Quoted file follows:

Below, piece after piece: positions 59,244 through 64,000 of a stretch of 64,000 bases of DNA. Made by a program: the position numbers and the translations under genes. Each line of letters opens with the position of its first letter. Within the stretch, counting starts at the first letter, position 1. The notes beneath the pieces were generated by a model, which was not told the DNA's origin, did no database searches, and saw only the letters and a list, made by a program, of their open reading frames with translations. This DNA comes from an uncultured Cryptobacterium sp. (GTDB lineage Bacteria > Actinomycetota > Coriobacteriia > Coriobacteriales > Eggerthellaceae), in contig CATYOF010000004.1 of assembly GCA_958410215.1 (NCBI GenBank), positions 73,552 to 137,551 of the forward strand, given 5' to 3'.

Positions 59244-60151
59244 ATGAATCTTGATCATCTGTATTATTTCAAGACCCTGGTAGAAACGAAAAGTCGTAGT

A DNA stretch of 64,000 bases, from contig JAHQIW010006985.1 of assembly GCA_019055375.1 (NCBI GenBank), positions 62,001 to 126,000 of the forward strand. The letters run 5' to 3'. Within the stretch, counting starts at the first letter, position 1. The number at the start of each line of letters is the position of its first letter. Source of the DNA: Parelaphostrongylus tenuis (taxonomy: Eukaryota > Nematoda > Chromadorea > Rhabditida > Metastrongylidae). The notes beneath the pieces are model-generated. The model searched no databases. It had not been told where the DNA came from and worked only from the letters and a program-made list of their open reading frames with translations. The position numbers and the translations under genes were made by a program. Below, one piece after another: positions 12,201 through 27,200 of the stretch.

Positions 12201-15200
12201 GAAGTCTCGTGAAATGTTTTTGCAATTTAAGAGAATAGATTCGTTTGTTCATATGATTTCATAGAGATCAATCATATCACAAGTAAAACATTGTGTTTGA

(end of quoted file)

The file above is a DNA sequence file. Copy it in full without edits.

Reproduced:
Below, piece after piece: positions 59,244 through 64,000 of a stretch of 64,000 bases of DNA. Made by a program: the position numbers and the translations under genes. Each line of letters opens with the position of its first letter. Within the stretch, counting starts at the first letter, position 1. The notes beneath the pieces were generated by a model, which was not told the DNA's origin, did no database searches, and saw only the letters and a list, made by a program, of their open reading frames with translations. This DNA comes from an uncultured Cryptobacterium sp. (GTDB lineage Bacteria > Actinomycetota > Coriobacteriia > Coriobacteriales > Eggerthellaceae), in contig CATYOF010000004.1 of assembly GCA_958410215.1 (NCBI GenBank), positions 73,552 to 137,551 of the forward strand, given 5' to 3'.

Positions 59244-60151
59244 ATGAATCTTGATCATCTGTATTATTTCAAGACCCTGGTAGAAACGAAAAGTCGTAGT

A DNA stretch of 64,000 bases, from contig JAHQIW010006985.1 of assembly GCA_019055375.1 (NCBI GenBank), positions 62,001 to 126,000 of the forward strand. The letters run 5' to 3'. Within the stretch, counting starts at the first letter, position 1. The number at the start of each line of letters is the position of its first letter. Source of the DNA: Parelaphostrongylus tenuis (taxonomy: Eukaryota > Nematoda > Chromadorea > Rhabditida > Metastrongylidae). The notes beneath the pieces are model-generated. The model searched no databases. It had not been told where the DNA came from and worked only from the letters and a program-made list of their open reading frames with translations. The position numbers and the translations under genes were made by a program. Below, one piece after another: positions 12,201 through 27,200 of the stretch.

Positions 12201-15200
12201 GAAGTCTCGTGAAATGTTTTTGCAATTTAAGAGAATAGATTCGTTTGTTCATATGATTTCATAGAGATCAATCATATCACAAGTAAAACATTGTGTTTGA